The monthly rates for these can range from $1070USD to more than $18,000USD. Expat associates tend to live in city areas such as Hongqiao, Gubei, Jing’an, Luwan, and Jinqiao, which offer a wide variety of supermarkets, restaurants and bars/clubs. Contracts are usually for 12 months, though in some cases negotiations for a shorter lease can be made. Deposits are often one month’s rent and landlords will ask for the first two months’ rent upfront. Once these negotiations and payments are done typically by the law firm, residents must register with the local police which is a normal procedure in Shanghai.
Apartments in Hong Kong are often found through real estate agents because rents are negotiable and a real estate agent has the experience to get a renter the best price. This is a key point to remember. Like Shanghai, the most common types of housing in Hong Kong are apartments, serviced apartments and houses (though houses are very rare on Hong Kong island). Apartments are very small in Hong Kong, since space is a hot and limited commodity; they are typically located in a high rise building and consist of a bedroom and kitchen/lounge area. Serviced apartments offer hotel services while also offering apartment essentials, such as a hotplate, and can be rented on a weekly or monthly basis. Houses are very rare in Hong Kong and those that do exist do so in an enclave demanding high prices, cheaper houses can be found further from the city center in rural areas with the commute being less than an hour.
The rental accommodations in Hong Kong can be categorized as “old” and “new”: older accommodations are more affordable, situated in a central location and give more square footage per dollar, but have the typical Chinese style, walk up with no elevator, less amenities included, and no high end finish. Newer accommodations are smaller but modern with high spec finishes, newer air conditioning units, access to a clubhouse, pool and gym, and all are well maintained. Prices can range from about $1,800USD per month for a tiny (50m²) apartment to $12,000 USD or more per month for a luxurious home in an up market area. However, the average monthly rent for a two-bedroom apartment is about $3,000 USD. Leases are usually valid for two years and require a month’s rent as deposit, although some landlords ask for up to three month’s rent as a deposit. Expats must make sure they are permitted to break the lease contract if they are relocated by their company. It is also the responsibility of tenants to arrange the connection of utilities. There are shorter term serviced apartments available, but these are more expensive to rent.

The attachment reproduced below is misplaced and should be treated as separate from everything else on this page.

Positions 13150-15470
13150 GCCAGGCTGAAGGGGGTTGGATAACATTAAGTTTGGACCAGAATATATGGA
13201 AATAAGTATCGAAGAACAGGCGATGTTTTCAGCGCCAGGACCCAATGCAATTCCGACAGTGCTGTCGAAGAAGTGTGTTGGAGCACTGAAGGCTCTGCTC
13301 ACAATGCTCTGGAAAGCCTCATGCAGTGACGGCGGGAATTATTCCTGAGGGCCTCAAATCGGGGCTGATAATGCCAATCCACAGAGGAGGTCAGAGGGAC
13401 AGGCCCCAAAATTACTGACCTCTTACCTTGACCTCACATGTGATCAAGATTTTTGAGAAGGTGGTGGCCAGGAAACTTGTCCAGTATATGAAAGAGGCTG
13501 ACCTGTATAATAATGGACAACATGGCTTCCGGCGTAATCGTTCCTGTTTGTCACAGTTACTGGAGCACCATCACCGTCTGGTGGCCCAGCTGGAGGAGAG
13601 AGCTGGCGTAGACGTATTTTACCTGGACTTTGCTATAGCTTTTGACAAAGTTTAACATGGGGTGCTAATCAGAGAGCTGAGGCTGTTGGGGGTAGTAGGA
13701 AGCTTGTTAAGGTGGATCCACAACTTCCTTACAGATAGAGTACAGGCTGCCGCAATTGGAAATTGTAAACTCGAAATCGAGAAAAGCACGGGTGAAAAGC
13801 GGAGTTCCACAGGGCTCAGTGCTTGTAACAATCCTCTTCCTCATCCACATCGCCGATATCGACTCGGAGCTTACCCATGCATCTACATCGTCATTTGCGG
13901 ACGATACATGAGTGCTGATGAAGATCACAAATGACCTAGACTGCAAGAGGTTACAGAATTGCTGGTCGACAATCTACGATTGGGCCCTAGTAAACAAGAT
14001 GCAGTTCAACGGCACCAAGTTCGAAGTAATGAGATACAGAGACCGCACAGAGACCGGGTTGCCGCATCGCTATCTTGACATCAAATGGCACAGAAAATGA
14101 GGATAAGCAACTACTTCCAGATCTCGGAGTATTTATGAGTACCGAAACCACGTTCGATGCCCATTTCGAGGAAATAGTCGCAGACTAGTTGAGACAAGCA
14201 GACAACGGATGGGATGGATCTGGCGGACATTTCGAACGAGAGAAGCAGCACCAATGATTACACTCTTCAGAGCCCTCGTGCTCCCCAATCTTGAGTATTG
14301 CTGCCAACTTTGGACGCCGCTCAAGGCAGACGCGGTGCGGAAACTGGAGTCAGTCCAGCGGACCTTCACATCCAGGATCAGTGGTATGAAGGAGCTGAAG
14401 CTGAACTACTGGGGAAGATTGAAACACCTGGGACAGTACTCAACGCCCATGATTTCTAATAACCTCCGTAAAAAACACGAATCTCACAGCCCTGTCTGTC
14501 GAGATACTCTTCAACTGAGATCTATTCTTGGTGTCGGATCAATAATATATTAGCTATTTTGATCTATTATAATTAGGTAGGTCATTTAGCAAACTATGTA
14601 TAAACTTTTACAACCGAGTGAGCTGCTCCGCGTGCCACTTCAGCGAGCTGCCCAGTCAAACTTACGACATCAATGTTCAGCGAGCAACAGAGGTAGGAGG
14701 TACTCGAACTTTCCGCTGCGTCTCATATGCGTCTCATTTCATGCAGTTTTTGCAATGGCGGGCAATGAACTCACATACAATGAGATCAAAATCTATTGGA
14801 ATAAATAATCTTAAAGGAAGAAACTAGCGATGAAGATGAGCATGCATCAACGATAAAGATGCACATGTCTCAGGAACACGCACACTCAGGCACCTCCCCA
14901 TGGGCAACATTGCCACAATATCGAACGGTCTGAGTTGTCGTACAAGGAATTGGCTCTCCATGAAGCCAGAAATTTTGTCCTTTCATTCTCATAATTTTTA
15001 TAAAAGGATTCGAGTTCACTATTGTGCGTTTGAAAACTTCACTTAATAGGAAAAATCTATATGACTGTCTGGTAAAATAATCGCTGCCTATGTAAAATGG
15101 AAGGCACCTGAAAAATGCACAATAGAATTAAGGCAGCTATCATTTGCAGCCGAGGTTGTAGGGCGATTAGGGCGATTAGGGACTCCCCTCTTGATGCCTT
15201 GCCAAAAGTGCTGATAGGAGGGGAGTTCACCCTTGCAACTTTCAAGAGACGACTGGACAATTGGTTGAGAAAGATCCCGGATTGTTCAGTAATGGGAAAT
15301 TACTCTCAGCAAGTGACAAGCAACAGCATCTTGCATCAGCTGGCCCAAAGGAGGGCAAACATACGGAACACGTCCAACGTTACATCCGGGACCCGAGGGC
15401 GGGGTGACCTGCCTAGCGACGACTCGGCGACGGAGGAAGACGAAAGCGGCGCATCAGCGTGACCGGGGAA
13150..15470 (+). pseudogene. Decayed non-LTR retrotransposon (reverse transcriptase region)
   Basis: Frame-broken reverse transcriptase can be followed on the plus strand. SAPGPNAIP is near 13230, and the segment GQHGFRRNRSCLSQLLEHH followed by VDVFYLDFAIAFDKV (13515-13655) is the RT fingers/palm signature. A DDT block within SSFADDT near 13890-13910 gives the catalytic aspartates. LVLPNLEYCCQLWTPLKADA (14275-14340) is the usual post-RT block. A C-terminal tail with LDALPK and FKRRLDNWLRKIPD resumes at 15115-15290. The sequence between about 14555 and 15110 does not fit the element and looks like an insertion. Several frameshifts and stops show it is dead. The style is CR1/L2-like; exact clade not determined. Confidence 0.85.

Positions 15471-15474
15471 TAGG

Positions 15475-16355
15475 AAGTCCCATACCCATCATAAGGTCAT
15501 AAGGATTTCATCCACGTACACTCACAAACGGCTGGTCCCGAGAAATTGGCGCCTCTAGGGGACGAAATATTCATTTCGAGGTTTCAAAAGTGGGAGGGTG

Expatriates who move to Singapore generally rent either a private apartment or house. Although an increasing number choose to live in HDB flats, a flat rented from the Housing and Development Board which are considerably cheaper than apartments and found through a real estate agency. HDB flats don’t offer the amenities that apartments or condominiums do, such as swimming pools, gyms, tennis courts, and children’s playgrounds and aren’t located in gated compounds but, they are modern and contain the necessities that are found in western apartments. The Central Area (District 1 to 9 and 11) is the most expensive and luxurious living area in Singapore, being the main shopping district in Singapore and containing many restaurants, pubs and bars. The East Coast (Districts 14-16) is located near the Central Business District, towards Changi Airport, and contains many condominiums. This area is popular with expats as it offers a variety of leisure activities, eateries and also the privilege of living by the seaside.
The rental rates differ from location to location and can vary depending on the availability of the apartments or houses. Based on location, the closer one is to the CBD, the more expensive the rental. The number of rooms and size of the apartment, house or bungalow will also affect the rental rates of the place. Rentals located in the central areas can range from $2,800USD to $6,000USD for a 1- bedroom apartment. Terraced houses in this area start from $5,500USD while rental rates for bungalows range from $13,000USD to $52,000USD. Apartments, terraced houses and bungalows located in the East Coast are slightly more affordable with rental rates ranging from $2,500USD for a 1-bedroom apartment at the minimum and a starting rental rate of $10,900USD for bungalows. Rental rates for terraced houses in the East Coast area range from $6,200USD to $9,200USD. Leases last from a year to two years, and a booking deposit of one month’s rent as well as a security deposit must be made.